Tax talk: living in your investment proprerty

By Aidan Devine | 19 Apr 2012


Question: My wife and I bought an investment property in Sydney three years ago, which we are currently negatively gearing. We are renting our PPOR while we save a cash deposit for our own home: being Sydney, this is taking longer than we expected. We are seriously considering moving into our investment property in order to cut our spending and improve our short-term savings. We have been advised to get a property valuation on the day we move in, so that we can accurately determine our CGT liability (in case we ever sell it in the future). What would happen if we moved into the investment property and lived there for 3-5 years (while paying down a chunk off the mortgage)?  Under current tax law, could we then turn it back into an investment property after we've moved out and we've bought a new PPOR? How is CGT determined if we ever sell it down the track?


Answer: I understand that you currently own an investment property and you are currently residing in leased premises (which you have referred to as your PPOR).

Should you move into the investment property, the property at this point may be (and probably will be) for tax purposes be treated as your principal place of residence.

The recommendation to get a valuation is prudent as it will crystallise the market value of the investment property at the date when it converted to a PPOR for tax purposes.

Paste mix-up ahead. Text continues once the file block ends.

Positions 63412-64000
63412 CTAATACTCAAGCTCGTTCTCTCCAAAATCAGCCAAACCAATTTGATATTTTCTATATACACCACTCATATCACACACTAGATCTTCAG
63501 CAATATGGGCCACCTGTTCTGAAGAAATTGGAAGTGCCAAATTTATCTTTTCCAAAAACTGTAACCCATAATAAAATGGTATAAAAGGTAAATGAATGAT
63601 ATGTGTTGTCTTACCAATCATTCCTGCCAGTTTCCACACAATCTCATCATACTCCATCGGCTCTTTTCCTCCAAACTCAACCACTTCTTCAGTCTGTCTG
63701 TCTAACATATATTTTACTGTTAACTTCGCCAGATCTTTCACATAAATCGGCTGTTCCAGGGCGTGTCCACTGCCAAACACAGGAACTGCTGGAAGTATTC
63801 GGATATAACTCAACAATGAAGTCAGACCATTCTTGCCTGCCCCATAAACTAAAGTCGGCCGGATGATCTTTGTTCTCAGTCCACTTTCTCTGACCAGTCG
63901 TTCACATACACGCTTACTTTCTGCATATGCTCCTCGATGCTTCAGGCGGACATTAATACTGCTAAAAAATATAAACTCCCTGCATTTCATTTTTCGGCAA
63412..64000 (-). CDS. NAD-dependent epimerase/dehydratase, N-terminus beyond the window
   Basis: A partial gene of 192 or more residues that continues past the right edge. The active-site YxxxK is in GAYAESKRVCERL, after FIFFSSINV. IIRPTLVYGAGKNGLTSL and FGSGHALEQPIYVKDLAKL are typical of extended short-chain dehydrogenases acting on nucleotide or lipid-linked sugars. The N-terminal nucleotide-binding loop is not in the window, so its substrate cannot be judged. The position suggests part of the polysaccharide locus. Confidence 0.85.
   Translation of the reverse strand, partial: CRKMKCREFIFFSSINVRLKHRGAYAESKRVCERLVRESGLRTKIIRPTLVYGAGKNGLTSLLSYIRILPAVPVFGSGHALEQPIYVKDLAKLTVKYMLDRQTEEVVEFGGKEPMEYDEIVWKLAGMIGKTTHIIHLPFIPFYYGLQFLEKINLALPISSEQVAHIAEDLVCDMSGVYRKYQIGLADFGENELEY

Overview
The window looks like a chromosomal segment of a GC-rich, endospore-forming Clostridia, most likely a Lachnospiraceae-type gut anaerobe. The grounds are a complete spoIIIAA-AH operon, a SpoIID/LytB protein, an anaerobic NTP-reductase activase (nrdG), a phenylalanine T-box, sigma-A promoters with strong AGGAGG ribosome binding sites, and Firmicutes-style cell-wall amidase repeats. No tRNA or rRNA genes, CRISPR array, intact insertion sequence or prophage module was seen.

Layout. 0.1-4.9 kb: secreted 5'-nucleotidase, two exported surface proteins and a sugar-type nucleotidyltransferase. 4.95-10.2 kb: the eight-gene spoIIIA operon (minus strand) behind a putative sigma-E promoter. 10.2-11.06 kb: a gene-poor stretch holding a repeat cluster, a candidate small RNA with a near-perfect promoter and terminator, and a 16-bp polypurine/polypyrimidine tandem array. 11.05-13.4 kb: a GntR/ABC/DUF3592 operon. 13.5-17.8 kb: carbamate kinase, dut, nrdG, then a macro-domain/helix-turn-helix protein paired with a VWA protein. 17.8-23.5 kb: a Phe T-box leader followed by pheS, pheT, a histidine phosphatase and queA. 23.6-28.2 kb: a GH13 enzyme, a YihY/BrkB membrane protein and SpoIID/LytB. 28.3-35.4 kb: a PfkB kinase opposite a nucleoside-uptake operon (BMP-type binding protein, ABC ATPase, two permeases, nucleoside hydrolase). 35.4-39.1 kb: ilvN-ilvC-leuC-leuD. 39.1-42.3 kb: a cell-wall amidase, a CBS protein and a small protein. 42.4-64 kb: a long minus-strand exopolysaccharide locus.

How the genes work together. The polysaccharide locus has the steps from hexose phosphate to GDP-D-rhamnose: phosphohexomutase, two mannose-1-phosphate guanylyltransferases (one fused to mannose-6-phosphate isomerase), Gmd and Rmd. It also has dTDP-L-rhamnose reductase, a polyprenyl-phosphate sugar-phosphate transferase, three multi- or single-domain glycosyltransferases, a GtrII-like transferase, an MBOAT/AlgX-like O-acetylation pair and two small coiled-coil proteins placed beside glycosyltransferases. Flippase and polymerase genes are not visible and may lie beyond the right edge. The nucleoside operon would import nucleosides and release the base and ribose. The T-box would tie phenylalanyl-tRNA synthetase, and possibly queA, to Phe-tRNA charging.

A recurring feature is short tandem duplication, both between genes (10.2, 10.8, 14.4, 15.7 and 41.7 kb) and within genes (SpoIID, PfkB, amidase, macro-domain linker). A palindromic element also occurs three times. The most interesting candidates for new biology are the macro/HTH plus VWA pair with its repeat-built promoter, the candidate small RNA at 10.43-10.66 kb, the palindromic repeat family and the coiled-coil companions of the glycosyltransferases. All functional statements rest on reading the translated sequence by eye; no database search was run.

It is important to address the notion of the ‘six year absence rule’. This rule enables one to move out of their principal place of residence and lease that property as an investment property for up to six years and potentially the capital gains exemption of the property will be maintained (this assumes that no other property is claimed as a PPOR).

Therefore, in this case, a capital gain may potentially apply from the time the investment property was purchased to the time it became the main residence. While the property is the main residence and for a period of six years after it has converted back to an investment property the capital gains may be negated (I emphasize this assumes that no other property is claimed as a PPOR).

One should note that if you were to buy the new principal place of residence, it is important to establish which of the two properties will continue to have the PPOR status (this decision in practice is not easy as it requires a prediction as to the future capital growth of each property). As it is only possible to have one principal place of residence at a time, this is an important consideration.

  • Answer provided by Dom Cosentino, Kennedy & Co Chartered Accountants (

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